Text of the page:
• Birmingham-based C&N Skips was given two weeks to prove
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two of its vehicles were taxed and tested at a Birmingham Disciplinary Inquiry before West Midland Deputy Traffic Commissioner Roger Seamore.
• Birmingham scrap metal dealer Joseph Harvey's vehicles were described as "long in the tooth" when he escaped with a warning at disciplinary proceedings before Western Deputy Traffic Commissioner Air Vice-Marshal Ronald Ashford.
• Leggett Freight has been warned that its licence is at risk if it receives any more prohibition notices of significant maintenance failures. It holds a licence for 16 vehicles and 42 trailers based in Swindon.
• Central Transport Logistics of South Wales was refused a fresh application for a licence on the grounds that it was a front for Merthyr West Paper whose licence had been revoked. The original two directors, Caroline Hallam and Christine Watkins, are the daughters of David Price, the proprietor of Merthyr Waste Paper.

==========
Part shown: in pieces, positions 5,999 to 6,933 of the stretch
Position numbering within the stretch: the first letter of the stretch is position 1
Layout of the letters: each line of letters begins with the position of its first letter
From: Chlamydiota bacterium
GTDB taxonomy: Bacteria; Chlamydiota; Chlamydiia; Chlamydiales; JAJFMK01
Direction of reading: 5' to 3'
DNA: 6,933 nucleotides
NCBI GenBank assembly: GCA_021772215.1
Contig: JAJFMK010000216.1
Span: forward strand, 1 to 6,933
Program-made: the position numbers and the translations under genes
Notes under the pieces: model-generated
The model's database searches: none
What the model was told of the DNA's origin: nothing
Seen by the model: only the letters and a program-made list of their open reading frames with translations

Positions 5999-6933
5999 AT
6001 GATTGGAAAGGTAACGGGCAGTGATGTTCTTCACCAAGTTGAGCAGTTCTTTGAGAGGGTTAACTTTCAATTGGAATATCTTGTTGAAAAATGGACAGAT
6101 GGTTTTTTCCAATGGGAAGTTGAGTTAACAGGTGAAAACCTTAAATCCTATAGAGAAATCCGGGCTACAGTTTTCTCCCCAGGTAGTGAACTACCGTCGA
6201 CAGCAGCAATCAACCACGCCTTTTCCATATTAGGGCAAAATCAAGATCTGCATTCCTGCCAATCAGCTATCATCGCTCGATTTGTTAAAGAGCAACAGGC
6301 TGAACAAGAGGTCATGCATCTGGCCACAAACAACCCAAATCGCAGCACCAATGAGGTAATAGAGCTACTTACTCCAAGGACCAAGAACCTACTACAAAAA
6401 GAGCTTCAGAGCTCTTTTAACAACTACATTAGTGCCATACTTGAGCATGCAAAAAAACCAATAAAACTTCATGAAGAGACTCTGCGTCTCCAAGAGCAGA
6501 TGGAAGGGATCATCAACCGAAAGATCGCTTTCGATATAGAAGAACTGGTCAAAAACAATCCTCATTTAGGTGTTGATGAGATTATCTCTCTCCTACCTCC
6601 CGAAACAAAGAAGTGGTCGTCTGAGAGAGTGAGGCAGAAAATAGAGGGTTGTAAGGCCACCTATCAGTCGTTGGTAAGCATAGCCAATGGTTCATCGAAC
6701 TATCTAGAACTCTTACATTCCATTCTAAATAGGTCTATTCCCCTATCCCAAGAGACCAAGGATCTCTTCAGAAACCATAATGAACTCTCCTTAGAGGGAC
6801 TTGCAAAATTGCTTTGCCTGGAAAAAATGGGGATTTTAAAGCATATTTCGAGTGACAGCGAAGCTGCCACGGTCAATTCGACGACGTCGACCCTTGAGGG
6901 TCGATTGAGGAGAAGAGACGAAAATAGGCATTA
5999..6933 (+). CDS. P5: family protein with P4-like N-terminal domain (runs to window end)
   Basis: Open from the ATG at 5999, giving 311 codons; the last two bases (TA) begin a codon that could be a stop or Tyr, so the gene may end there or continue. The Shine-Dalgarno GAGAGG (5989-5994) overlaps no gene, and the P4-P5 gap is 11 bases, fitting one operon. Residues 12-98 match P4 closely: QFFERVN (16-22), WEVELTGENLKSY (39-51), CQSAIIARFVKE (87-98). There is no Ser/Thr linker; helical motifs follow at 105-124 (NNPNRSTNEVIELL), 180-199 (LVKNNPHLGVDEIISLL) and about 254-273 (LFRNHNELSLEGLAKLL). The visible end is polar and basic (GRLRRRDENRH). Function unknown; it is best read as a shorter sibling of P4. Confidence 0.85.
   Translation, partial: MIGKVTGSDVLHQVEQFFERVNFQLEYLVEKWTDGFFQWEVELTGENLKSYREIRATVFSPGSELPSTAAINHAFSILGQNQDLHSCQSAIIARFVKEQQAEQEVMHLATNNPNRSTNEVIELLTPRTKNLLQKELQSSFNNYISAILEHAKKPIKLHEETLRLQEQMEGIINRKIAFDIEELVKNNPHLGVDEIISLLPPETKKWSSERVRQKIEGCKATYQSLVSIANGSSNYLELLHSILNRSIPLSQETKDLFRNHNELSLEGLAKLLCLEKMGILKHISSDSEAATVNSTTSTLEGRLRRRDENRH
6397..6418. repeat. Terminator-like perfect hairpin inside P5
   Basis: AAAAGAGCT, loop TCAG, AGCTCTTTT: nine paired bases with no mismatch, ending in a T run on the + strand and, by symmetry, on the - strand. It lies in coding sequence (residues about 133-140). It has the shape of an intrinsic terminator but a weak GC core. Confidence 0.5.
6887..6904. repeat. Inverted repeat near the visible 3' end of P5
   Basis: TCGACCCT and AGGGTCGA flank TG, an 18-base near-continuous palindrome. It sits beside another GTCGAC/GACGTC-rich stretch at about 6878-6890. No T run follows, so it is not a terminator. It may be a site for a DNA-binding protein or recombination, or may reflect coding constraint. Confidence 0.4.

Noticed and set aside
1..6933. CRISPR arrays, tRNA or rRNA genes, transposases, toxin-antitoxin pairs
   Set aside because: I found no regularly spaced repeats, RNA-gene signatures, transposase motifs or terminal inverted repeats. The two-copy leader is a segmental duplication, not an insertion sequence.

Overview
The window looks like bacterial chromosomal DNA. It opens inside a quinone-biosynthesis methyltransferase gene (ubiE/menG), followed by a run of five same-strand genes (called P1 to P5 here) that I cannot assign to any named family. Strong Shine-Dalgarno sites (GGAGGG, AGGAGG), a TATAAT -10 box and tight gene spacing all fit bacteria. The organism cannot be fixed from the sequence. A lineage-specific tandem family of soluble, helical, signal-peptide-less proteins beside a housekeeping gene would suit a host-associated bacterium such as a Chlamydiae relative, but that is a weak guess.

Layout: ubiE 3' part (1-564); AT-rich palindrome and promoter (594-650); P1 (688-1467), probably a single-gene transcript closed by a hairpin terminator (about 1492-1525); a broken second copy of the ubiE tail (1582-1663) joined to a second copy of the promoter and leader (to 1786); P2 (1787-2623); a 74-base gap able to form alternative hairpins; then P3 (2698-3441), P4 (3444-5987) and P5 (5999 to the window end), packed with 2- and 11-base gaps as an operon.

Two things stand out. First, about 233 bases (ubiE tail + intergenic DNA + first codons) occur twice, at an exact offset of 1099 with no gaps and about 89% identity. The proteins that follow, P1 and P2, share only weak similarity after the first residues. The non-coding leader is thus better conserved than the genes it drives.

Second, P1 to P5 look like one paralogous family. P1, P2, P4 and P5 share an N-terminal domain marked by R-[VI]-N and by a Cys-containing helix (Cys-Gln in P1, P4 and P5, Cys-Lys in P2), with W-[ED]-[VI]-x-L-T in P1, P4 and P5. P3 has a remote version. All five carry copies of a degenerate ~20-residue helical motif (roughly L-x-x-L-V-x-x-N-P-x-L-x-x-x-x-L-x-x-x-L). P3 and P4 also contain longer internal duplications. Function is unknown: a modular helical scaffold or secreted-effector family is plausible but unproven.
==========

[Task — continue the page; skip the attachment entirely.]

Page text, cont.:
• Mounthoolyof Jedburgh has lost its licence after being convicted of falsifying tacho records. The company and its directors, John Davidson and his mother Edith have also been disqualified from holding or obtaining a licence until February 2000.
• The Divisional Court has upheld an appeal by the Vehicle Inspectorate against the earlier decision of the Sheffield magistrates to acquit Sheffield tipper operator Aaron White on tachograph irregularities. The company was originally found not guilty on the grounds that reinstatement of the highway following installation of tram lines was maintenance, but this was reversed on appeal.